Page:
Does involvement in peace-work imply double-language?
Posted by worriedlebanese on 23/02/2008
This question has been running through my head for some time now. I wonder if I haven’t already treated it in a post. It drifted into my thoughts last summer, when I joined a group of Israeli and Palestinian peace activists meeting in Lyon. During our discussions, I noticed that I spoke differently with each national group. This could have come from the fact that I was able to speak to one group in his mother tongue (Arabic), while it was necessary for me to speak with the other group in a foreign language (English). But that was not always the case. I chose to speak in English most of the time, regardless of the person I was with, so as not to exclude other people could be interested in joining in. Even though I mostly spoke in the same language with both nationals, my discussions differed according to the nationality of the person I was talking to. Being somewhat of an intruder in their group (I was just joining them for a day), I was the one who initiated each conversation. I tried to find a topic that could interest the person I was meeting. Peace work was obviously something we both had an interest in. But even that meant different things to the Palestinian and the Israeli. I’m not saying they had a different understanding of Peace (this seemed to be equally true, but it cut through national belonging and shifted according to ideological affinities). They just belonged to (and worked in) very different social and cultural contexts. So even if they agreed on the same definition of Peace, they had to translate it to two different contexts when working on the ground for its advancement. They had to make it relevant and appealing to their audience. And I was doing exactly the same thing with them… And so I’d speak differently to each. Adapting my speech accordingly. Choosing the relevant examples, topics of intrest, and even wording.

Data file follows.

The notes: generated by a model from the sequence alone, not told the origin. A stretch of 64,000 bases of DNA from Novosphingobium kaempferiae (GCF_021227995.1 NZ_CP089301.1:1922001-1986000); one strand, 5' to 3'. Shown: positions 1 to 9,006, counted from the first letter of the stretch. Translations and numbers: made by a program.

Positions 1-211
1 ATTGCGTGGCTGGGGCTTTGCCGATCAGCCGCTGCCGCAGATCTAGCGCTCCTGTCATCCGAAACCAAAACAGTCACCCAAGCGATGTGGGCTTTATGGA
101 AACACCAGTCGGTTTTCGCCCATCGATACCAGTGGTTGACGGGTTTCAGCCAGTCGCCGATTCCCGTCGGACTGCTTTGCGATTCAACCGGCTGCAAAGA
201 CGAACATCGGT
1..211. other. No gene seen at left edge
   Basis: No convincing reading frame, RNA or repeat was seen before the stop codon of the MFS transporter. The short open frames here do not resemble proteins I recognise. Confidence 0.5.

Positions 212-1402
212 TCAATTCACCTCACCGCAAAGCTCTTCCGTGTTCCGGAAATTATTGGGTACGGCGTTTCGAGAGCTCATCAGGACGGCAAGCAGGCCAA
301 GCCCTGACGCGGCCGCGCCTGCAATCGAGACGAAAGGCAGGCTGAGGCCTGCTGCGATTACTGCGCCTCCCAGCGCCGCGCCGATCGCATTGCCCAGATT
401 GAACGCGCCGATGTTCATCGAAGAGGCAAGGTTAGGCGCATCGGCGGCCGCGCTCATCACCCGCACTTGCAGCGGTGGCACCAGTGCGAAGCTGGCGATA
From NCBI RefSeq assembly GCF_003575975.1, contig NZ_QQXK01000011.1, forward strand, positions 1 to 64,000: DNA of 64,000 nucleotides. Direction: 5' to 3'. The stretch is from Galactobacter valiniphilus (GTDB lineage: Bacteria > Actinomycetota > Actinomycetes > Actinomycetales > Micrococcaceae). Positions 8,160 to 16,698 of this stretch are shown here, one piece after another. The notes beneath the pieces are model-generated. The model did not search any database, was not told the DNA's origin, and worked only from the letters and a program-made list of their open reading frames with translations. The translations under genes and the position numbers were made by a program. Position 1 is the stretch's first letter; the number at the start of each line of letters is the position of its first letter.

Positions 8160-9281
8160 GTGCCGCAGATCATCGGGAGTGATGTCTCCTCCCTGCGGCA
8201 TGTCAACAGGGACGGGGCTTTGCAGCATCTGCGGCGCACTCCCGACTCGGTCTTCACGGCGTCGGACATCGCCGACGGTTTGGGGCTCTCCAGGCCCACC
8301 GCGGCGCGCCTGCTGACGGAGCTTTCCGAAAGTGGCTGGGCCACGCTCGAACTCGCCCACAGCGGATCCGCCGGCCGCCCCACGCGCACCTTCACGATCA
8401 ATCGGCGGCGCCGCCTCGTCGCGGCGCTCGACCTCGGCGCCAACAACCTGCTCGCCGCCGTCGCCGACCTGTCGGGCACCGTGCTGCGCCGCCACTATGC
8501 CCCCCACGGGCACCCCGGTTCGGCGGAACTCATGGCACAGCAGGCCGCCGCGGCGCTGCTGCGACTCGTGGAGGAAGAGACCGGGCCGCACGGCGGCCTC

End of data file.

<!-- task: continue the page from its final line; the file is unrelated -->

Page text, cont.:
Is there anything wrong in this? Morally or practically? Could it be counterproductive? Is it duplicitous? I don’t think so, at least, not if you make it clear from the onset that you are going to do it, and explain why you’re doing it. And I believe that in doing so, you render the whole interaction and discussion more productive because you pinpoint a major paradox in peace-work: bringing together people who not only disagree, but perceive things differently.